Intellectual Property Rights and Your Brand: What to Expect From Your Creative Firm
Intellectual property (IP for short) and copyrights can be particularly tricky issues that companies and brands must navigate as part of their relationship with a creative services firm. For example, when projects are completed, clients may receive logo files, printed brochures or a web site. But do they really own the rights to those files, or are they just leasing them?
Usage rights, such as ownership of intellectual property and copyrights, are typically defined in the “terms and conditions” of a contract or proposal for design services, and are meant to protect the design firm or agency. Sometimes, however, these stipulations are not in alignment with client needs. To help clear up some of the confusion about this issue, let’s examine what rights companies and their brands are entitled to, especially after paying in full for a given project.
Rights that you should be granted when you pay for creative work
Unethical creative firms might try to sell “limited” rights to produce a certain number of brochures, or use the web site for a certain period of time, after which you must pay them more money for the continued usage. This used to be typical of certain types of creative professionals, such as photographers and illustrators, (digital competition has all but eliminated this practice). Remember having to pay outrageous prices for photographic prints, since the rights to the film negatives were “owned” by the photographer?
Make sure the usage rights purchased are “exclusive” and “full” or “unlimited,” meaning that only your company or brand has the right to reproduce the artwork any way it sees fit. It goes without saying that all logos, business systems (stationery), and sales collateral should be granted full and unlimited usage rights. You are also entitled to request a copy of all final digital files for the piece, no matter what it is.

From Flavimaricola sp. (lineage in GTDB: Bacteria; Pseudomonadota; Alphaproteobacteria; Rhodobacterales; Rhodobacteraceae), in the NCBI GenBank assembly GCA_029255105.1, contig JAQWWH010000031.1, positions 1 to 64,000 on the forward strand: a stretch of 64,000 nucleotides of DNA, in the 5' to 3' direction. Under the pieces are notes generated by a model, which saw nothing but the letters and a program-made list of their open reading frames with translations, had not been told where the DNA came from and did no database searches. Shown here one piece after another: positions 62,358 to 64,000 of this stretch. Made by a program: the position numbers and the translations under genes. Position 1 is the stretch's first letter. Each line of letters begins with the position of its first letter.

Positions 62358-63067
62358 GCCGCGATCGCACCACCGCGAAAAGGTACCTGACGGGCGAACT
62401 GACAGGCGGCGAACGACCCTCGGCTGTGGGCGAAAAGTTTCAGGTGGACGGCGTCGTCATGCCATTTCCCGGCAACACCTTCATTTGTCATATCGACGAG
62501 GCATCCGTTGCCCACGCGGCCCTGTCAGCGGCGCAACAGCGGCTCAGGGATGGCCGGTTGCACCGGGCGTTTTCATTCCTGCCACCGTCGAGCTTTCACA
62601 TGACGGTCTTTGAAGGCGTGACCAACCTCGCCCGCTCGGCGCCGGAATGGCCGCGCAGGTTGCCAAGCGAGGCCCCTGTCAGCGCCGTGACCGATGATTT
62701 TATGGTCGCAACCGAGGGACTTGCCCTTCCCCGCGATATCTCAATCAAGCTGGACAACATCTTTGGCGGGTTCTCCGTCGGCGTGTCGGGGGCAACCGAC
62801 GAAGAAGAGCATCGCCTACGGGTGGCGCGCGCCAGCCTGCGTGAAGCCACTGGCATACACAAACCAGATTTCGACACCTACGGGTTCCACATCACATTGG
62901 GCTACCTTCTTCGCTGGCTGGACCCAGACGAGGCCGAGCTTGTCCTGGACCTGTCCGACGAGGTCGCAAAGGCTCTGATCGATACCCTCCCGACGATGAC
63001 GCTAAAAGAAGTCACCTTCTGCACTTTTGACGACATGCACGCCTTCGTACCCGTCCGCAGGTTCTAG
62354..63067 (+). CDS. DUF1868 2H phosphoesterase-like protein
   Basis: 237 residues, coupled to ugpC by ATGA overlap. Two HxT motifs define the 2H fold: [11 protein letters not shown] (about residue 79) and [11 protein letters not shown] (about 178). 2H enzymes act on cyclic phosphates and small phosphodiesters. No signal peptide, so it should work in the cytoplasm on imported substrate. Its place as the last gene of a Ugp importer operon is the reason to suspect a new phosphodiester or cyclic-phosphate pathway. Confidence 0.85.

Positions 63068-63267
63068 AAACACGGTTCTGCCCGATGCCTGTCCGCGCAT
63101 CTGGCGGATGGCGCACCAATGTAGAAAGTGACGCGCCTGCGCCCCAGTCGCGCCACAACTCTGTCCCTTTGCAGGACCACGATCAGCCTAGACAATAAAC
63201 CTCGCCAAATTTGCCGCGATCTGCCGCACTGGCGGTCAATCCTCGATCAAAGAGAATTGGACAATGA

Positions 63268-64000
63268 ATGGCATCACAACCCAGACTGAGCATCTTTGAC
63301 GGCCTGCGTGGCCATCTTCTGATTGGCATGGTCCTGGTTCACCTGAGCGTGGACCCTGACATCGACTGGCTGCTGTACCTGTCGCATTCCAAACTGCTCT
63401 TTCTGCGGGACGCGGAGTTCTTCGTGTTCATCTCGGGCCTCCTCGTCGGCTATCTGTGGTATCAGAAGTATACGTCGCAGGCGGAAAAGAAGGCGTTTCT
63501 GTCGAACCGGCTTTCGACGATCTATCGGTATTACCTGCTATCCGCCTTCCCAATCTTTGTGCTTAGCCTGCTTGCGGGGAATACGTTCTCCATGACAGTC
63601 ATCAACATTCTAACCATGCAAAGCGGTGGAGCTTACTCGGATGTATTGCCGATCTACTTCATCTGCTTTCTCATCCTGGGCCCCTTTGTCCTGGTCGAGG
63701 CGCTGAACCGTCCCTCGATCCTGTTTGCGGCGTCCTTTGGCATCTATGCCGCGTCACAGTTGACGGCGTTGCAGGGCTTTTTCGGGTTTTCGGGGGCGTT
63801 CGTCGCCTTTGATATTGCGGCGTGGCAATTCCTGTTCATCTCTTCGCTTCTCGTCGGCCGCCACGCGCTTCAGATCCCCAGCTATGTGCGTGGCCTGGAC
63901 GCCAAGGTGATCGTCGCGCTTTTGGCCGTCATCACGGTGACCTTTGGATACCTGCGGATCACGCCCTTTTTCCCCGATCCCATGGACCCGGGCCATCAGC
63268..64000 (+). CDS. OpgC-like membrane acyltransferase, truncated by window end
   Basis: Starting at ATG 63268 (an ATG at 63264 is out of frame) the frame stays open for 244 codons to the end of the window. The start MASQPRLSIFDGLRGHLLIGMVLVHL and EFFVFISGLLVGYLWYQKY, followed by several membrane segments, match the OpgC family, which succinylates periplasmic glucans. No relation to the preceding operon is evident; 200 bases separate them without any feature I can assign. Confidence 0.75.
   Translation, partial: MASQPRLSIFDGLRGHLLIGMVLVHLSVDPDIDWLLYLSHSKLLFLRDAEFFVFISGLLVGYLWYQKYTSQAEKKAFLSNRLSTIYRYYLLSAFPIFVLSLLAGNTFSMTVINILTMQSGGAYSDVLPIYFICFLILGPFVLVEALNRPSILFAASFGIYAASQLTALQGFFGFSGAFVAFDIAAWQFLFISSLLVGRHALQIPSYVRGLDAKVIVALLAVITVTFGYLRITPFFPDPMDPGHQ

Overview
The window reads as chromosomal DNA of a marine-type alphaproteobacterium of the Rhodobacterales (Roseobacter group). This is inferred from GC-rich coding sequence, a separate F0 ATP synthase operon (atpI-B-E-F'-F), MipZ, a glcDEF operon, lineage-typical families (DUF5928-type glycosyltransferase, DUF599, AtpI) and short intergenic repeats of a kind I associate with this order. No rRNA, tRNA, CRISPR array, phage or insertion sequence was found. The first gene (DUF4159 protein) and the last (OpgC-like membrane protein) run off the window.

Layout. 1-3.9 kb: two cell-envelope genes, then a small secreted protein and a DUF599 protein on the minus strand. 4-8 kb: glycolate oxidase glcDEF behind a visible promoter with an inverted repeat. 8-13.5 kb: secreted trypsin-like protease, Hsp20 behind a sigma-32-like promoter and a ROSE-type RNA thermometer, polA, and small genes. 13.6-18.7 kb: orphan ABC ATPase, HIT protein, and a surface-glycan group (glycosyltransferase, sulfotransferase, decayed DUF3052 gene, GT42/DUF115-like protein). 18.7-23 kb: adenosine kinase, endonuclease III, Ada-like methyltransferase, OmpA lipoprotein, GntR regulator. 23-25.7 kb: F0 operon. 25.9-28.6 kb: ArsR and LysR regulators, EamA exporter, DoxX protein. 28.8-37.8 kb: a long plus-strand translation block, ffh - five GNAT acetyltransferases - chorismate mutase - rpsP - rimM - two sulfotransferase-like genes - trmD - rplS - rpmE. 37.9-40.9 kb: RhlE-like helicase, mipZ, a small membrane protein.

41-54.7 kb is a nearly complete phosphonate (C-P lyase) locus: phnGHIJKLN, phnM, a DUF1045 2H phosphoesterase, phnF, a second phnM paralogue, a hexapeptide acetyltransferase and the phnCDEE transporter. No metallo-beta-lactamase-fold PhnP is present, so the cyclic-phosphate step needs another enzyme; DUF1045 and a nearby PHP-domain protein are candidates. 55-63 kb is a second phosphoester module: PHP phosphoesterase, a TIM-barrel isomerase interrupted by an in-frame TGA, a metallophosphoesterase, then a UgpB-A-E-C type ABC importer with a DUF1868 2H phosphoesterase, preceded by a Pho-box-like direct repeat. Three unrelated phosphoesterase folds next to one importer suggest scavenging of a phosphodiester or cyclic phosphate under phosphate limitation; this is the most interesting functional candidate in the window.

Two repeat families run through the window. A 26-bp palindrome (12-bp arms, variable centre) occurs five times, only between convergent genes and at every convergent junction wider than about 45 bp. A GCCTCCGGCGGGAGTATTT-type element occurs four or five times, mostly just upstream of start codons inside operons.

What you don’t get just because you pay for creative work
Usage rights are a means in which creative firms protect their initial concepts and ideas so that preliminary work cannot simply be taken to another firm for execution and reproduction. Companies typically buy the usage rights to ONE of the ideas or concepts that is developed to solve a creative challenge—not all of the ideas. These preliminary ideas might include handwritten notes generated during the Discovery Meeting, to sketches on the back of a napkin.
This same principle applies even if during the course of a project third party services are used. Copywriters will take copious amounts of notes, and many ideas end up in the waste bin before relevant content is ever developed. For photographers, there are several “outtakes” that are created before capturing the perfect, staged image (and in some cases these can be more appropriate for the project).
Rights that are negotiable with regard to creative work
With certain branding projects, however, it may be important that clients retain all usage rights to concepts and ideas generated for a project, such as when developing a new product for the market. A non-disclosure and/or confidentiality agreement is signed prior to work beginning, and then all concepts become the property of the client.
Photographers might agree to give all digital images to a client to help them build a digital library. These are in addition to the final, retouched photographs. Or, an illustrator may agree to develop all concepts presented for an additional charge. Unless reasonable fees or prior arrangements have been made, clients should not expect to receive the unlimited and full usage rights to preliminary work, and it remains the property of the creative firm.
When it comes to intellectual property and your brand, don’t make assumptions that you are getting everything you think you are paying for. If a brand manager or marketing director is unsure of what usage rights they are being granted once a project is paid for, ask the creative firm for an explanation, and get it in writing. Most firms are receptive and amenable to granting additional rights—especially if it means retaining a long-term client.
By: Ryan Hembree, Principal | Creative and Brand Strategy